Residents shocked as soldier kills spouse and himself

January 13, 2020
The home where McKenzie and Easy lived in Greater Portmore.
The home where McKenzie and Easy lived in Greater Portmore.

Residents of Four West, Greater Portmore, in St Catherine, were shocked early Sunday morning by the tragic end that met a couple some considered "loving".

Corporal Doran McKenzie, 34, who had served the Jamaica Defence Force (JDF) for 12 years, hacked and shot his common-law wife Suianne Easy to death, before turning the gun on himself.

Some residents said they admired the way McKenzie treated Easy, a nurse, and recalled that he always carried her things wherever they went.

But Fayth, who operates a bar that McKenzie frequented, said that things were not always smooth for the couple, and that McKenzie had expressed on numerous occasions the possibility of hurting Easy.

"Mi never tek him serious, even last night when him come and seh him a go do it. Mi call my husband and tell him fi come talk to him and him tell him fi walk away," she said.

Fayth said that McKenzie was not just a customer, but a friend.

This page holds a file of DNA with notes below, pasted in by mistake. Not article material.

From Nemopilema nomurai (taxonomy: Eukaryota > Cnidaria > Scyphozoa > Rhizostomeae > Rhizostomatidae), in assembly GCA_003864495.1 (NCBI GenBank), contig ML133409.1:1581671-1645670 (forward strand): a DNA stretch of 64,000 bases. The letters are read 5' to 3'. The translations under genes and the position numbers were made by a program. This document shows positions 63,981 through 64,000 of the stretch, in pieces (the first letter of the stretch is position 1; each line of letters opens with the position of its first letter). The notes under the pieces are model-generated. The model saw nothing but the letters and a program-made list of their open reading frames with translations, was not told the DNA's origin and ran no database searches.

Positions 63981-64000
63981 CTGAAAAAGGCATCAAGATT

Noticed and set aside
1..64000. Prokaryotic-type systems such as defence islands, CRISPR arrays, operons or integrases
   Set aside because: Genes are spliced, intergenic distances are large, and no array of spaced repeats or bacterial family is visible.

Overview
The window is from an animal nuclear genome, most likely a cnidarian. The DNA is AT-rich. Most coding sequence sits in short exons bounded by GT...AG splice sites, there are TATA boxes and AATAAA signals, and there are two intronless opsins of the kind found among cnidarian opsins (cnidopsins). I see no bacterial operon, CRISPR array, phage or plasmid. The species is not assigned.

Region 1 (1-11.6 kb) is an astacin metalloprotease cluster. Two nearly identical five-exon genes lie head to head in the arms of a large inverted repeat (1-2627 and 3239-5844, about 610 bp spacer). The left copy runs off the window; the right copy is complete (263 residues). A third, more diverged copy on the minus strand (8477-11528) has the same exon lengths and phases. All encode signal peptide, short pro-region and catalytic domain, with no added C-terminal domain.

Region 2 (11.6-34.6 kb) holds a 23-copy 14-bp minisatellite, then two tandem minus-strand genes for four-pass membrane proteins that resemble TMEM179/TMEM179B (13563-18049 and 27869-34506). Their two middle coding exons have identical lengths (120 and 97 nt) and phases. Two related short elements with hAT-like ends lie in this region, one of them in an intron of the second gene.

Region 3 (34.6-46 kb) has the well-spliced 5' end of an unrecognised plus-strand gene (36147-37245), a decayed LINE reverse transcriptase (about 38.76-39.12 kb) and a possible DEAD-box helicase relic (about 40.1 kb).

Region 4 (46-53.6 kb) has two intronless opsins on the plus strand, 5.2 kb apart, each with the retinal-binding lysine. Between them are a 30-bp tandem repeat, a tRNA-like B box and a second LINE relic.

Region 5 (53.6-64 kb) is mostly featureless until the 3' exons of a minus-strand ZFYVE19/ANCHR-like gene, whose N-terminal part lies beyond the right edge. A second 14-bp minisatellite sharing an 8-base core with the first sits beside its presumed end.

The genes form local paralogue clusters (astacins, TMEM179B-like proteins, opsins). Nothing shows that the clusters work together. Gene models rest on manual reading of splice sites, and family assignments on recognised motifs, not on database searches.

"Him listen when mi talk. And she too when she used to come here. Bwoi mi nuh know wah fool him last night. Satan tan up in front of him last night," she said. "She lock him out already, enuh, so last night him seh if she lock him out, him a go come back over here. Mi sorry seh him never come back."

Making plans

Fayth told the news team that McKenzie was making plans to buy a house and so even when he visited her bar last Saturday night while appearing agitated, she thought he was calm enough to go home.

"Wi a talk bout house and mi tell him seh today (Sunday) when him come from work, wi a go look pan a house. Him start talk to me bout what inna him house and a seh him daughter fi get the things dem," she said.

When THE STAR reached out to Major Basil Jarrett, the JDF's civil military co-operation and media affairs officer, he said that there are counselling services to help soldiers deal with personal and domestic issues.

"We also have a force chaplain who has staff dedicated to assisting soldiers who may have personal problems dealing with. The fact that this has happened perhaps is an indication that more needs to be done but a big part of the problem is that persons do not recognise the signs of stress and do not volunteer themselves to come in to speak to the counsellors," she said.

He said that the JDF has encouraged other soldiers to take a keen interest in what their fellow soldiers might be going through.

He added that they will be doing their own internal investigations, the JDF would be assisting the police.

Other News Stories